CPHSJ Celebrates Outstanding Researchers
Faculty members at Saint Louis University’s College for Public Health and Social Justice were awarded 31 grants and contracts valued at nearly $2 million in 2016, Mario Schootman, associate dean for research, highlighted at the annual Celebrating Scholarship reception last month.
The College also recognized four professors for their outstanding research accomplishments in 2016:
- Monica Matthieu, assistant professor of social work, published 10 articles in peer-reviewed journals
and brought in external grants from the Centers for Disease Control, Substance Abuse
and Mental Health Services Administration and the Bristol-Myers Squibb Foundation.
- Terri Rebmann, professor of environmental and occupational health, published 10 articles in peer-reviewed
journals, nine of which were first-author credits and nine included student co-authors.
She also received funding from the National Library of Medicine.
- Enbal Shacham, associate professor of behavioral science and health education, published seven articles
in peer-reviewed journals and received funding from the National Institute on Alcohol
Abuse and Alcoholism and AIDS United.
- Michael Vaughn, professor of social work, published 43 articles in peer-reviewed journals, five of which had student co-authors, and brought in funding from the National Institute of Child Health and Development.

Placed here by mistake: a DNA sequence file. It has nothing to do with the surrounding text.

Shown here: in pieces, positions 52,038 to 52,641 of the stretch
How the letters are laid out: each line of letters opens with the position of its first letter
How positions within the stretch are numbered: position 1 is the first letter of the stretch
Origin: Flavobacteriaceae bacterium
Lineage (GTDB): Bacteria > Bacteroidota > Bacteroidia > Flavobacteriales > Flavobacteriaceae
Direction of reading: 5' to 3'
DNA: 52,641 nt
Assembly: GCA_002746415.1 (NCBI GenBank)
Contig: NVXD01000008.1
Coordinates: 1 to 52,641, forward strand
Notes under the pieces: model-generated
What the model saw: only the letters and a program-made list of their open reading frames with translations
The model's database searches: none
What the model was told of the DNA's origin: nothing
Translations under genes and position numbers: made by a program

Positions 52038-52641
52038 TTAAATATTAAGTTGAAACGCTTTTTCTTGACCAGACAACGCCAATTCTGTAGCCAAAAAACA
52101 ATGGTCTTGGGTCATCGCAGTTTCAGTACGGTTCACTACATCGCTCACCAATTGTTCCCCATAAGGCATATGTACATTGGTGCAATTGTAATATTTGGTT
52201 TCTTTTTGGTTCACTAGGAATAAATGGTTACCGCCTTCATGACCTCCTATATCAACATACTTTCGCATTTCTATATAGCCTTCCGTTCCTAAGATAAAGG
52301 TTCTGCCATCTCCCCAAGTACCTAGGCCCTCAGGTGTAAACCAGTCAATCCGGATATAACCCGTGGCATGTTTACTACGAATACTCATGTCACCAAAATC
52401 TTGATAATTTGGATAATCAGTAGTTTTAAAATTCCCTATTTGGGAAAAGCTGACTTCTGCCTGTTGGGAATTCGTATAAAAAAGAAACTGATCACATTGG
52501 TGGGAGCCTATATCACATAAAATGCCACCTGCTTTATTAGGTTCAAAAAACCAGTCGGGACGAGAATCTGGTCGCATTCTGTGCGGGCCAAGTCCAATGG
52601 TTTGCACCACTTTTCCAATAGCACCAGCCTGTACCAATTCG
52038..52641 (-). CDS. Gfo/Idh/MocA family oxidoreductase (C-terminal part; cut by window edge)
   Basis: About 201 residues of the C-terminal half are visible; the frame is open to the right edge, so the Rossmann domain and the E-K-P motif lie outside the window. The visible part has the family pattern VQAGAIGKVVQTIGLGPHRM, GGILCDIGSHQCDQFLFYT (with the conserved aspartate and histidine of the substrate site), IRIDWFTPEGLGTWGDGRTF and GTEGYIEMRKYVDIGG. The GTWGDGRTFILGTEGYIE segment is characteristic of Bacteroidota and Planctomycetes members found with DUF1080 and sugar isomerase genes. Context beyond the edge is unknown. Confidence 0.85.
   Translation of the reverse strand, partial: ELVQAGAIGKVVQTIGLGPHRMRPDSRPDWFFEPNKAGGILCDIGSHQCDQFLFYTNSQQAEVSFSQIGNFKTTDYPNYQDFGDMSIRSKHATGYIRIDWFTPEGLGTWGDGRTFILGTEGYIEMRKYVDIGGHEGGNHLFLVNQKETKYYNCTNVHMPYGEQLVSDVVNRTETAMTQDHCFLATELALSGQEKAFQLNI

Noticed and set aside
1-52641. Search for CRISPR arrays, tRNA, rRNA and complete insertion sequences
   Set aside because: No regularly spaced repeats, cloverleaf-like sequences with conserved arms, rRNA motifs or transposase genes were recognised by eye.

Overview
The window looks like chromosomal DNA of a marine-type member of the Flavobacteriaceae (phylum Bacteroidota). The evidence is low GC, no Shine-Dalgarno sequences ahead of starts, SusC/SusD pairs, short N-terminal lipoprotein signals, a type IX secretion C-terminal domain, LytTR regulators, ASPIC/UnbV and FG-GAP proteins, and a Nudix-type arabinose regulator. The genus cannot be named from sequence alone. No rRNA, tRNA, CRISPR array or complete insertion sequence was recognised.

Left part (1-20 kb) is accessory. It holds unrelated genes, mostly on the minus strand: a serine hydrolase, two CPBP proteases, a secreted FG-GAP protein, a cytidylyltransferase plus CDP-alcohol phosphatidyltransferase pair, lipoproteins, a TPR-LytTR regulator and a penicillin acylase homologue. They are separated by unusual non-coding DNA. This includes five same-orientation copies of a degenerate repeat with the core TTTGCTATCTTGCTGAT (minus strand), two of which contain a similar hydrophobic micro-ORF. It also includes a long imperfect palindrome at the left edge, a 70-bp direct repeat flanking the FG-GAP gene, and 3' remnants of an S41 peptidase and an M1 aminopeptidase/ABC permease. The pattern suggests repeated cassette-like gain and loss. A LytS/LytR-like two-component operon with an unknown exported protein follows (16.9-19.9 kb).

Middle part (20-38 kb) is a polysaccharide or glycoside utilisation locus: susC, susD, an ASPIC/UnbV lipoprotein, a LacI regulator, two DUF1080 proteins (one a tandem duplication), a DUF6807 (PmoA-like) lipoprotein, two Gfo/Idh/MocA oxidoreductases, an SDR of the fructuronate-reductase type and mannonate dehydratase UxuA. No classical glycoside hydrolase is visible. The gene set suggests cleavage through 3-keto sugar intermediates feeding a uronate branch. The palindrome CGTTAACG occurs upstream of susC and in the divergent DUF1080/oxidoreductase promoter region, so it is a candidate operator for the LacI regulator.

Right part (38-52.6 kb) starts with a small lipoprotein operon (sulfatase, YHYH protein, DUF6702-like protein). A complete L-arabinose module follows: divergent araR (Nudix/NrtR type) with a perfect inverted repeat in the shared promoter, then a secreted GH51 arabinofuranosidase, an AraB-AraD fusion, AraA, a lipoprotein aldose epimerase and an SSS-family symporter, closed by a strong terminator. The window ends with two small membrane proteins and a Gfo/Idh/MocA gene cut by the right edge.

Marla Berg-Weger, professor of social work, was selected for special recognition for her mentorship of junior faculty as part of a program initiated by the College’s Research Office in 2016.
“She goes above and beyond mentoring duties to stay in touch with me and to provide regular mentorship interactions. She has reviewed grant proposals, provided opportunities and connections for research projects, presentations and publications, and has maintained regular check-in meetings with me where we discuss my overall goals, questions or concerns,” one nominator wrote.
The College’s three largest grant winners were:
- Nancy Weaver, associate professor of behavioral science and health education, from the Missouri
Foundation for Health for “Addressing child maltreatment with social marketing and
bystander intervention models.”
- Michael Mancini, associate professor of social work, from the Health Resources and Services Administration
for “Enhancing the behavioral health workforce serving children and adolescents with
complex behavioral health needs in the St. Louis area.”
- Kimberly Enard, assistant professor of health management and policy, was one of only 17 RWFJ New Connections Program Scholars to study an initiative designed to improve access to health care for “safety-net” patients.